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Submission + - Jack Horkheimer, "Star Hustler," Dead at 72 (

jamie writes: "You may know him as the "Star Gazer." Either way, we've lost a proud and passionate advocate for naked-eye astronomy, someone who loved the mysteries of the ever-changing night sky and wanted to share them with as many people as possible. Keep looking up..."

Voyager 2 Set to Reach Termination Shock 308

Invisible Pink Unicorn writes "A computer model simulation developed at UC Riverside has predicted that in late 2007 to early 2008, the interplanetary spacecraft Voyager 2 will cross the termination shock, the spherical shell around the solar system that marks where the solar wind slows down to subsonic speed. At the termination shock, located at 7-8.5 billion miles from the sun, the solar wind is decelerated to less than the speed of sound. The boundary of the termination shock is not fixed, however, but wobbly, fluctuating in both time and distance from the sun, depending on solar activity. Because of this fluctuation, the spacecraft is also predicted to cross the boundary again in middle 2008. The article abstract is available from The Astrophysical Journal."

Earth's Moon is a Rarity 202

Smivs writes "Scientists have concluded that moons like the Earth's are actually quite rare. Only 5-10% of planetary systems are likely to contain moons formed by planetary collisions. 'By the time the Earth's moon formed, when the Sun was 30 million years old, the planet formation process in our Solar System should have been approaching its end. In the latest study, Dr Gorlova's team looked at the heat signature of stars using the infrared. This allows astronomers to predict how much of that heat comes from the star itself and how much is re-emitted by dusty material encircling it.'"

Crater From 1908 Tunguska Blast Found 192

MaineCoasts writes "A team of scientists from the Marine Science Institute in Bologna claims to have found the crater left by the aerial blast of a comet or asteroid in 1908 in the Tunguska region of Siberia. The blast flattened 770 square miles (2,000 square kilometers) of forest, but to date no remains or crater have been found. This has left open the question of what kind of object made the impact. The team believes that, contrary to previous studies, nearby Lake Cheko is only one century old and 'If the body was an asteroid, a surviving fragment may be buried beneath the lake. If it was a comet, its chemical signature should be found in the deepest layers of sediments.' The team's findings are based on a 1999 expedition to Tunguska and appeared in the August issue of the journal Terra Nova."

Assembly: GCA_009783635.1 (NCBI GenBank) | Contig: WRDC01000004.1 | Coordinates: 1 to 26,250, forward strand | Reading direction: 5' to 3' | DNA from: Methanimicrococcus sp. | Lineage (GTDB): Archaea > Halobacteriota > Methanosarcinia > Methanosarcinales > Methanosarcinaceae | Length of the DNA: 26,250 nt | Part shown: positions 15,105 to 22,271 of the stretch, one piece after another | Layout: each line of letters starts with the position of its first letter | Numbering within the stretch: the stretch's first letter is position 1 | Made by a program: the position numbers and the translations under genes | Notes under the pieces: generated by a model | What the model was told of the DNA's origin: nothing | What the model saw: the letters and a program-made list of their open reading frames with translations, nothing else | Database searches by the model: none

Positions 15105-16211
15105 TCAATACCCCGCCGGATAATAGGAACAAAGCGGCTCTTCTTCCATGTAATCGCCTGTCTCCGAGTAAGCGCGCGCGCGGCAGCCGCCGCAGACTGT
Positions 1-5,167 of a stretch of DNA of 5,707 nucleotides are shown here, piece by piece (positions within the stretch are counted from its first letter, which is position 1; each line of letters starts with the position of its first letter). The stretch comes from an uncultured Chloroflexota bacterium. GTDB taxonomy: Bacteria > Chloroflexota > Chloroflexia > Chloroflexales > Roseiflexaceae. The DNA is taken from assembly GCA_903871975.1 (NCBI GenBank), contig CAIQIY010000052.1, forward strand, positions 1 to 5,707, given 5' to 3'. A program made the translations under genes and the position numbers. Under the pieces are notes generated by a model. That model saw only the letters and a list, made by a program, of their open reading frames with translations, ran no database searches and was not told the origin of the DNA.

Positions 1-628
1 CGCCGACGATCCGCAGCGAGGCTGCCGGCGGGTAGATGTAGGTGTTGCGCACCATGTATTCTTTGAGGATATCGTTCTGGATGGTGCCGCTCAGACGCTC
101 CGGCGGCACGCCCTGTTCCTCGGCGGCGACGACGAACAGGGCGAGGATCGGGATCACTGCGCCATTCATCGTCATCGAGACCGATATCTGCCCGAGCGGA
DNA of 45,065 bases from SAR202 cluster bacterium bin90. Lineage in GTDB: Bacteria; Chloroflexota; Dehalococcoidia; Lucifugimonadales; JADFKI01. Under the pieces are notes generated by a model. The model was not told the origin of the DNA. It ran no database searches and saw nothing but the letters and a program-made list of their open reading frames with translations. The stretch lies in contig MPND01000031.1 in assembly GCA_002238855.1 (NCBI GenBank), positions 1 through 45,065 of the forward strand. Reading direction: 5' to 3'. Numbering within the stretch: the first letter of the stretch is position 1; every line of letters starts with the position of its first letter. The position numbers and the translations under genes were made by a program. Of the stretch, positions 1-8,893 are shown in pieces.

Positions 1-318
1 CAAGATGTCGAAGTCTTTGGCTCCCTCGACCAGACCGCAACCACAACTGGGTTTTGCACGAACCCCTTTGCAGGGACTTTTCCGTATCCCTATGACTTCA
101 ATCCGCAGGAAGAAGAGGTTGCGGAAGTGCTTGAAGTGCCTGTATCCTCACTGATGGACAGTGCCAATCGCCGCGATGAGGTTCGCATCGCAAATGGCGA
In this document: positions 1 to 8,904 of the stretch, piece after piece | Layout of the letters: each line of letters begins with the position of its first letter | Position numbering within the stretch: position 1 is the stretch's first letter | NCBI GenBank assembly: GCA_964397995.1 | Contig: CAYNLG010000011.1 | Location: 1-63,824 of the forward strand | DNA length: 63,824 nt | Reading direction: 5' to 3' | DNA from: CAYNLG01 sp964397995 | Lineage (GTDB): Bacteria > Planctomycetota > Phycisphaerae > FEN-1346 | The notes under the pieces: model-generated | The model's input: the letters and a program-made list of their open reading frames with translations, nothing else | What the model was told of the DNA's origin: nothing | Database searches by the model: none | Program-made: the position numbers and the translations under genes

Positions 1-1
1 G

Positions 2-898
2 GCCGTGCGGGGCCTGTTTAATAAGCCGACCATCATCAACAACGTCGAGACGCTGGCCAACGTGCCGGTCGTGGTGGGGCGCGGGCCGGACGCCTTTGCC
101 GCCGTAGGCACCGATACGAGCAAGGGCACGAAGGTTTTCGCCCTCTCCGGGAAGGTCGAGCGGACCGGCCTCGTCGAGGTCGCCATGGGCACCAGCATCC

Astronomers Announce 5-Planet System 145

An anonymous reader writes "Astronomers have detected a record-breaking 5th planet orbiting the star 55 Cancri, 41 light years distant. This planet orbits within the 'habitable zone,' where water could presumably exist, but it's probably another gas giant like Saturn, so any liquid water would have to be on a moon. There's still a big gap between this planet and the outermost planet where no planets have been detected yet, so there could yet be a rocky planet in the system. The lead researcher said he's optimistic that 'continued observations will reveal a rocky planet within five years.'"
The Almighty Buck

Space Money Invented For Space Tourists 296

An anonymous reader writes "The foreign exchange company Travelex has invented a unit of currency designed to be used in space commerce, the Quasi Universal Intergalactic Denomination (QUID). The QUID is made of a space-qualified plastic, with round edges to prevent injuries in zero gravity. One QUID is equivalent to about 6.25 pounds, 12.50 dollars or 8.68 Euros. Of course, space currencies are already a staple of science fiction, with 'credits' being the most popular."

New Sensor Finds Leaks in Spacecraft 115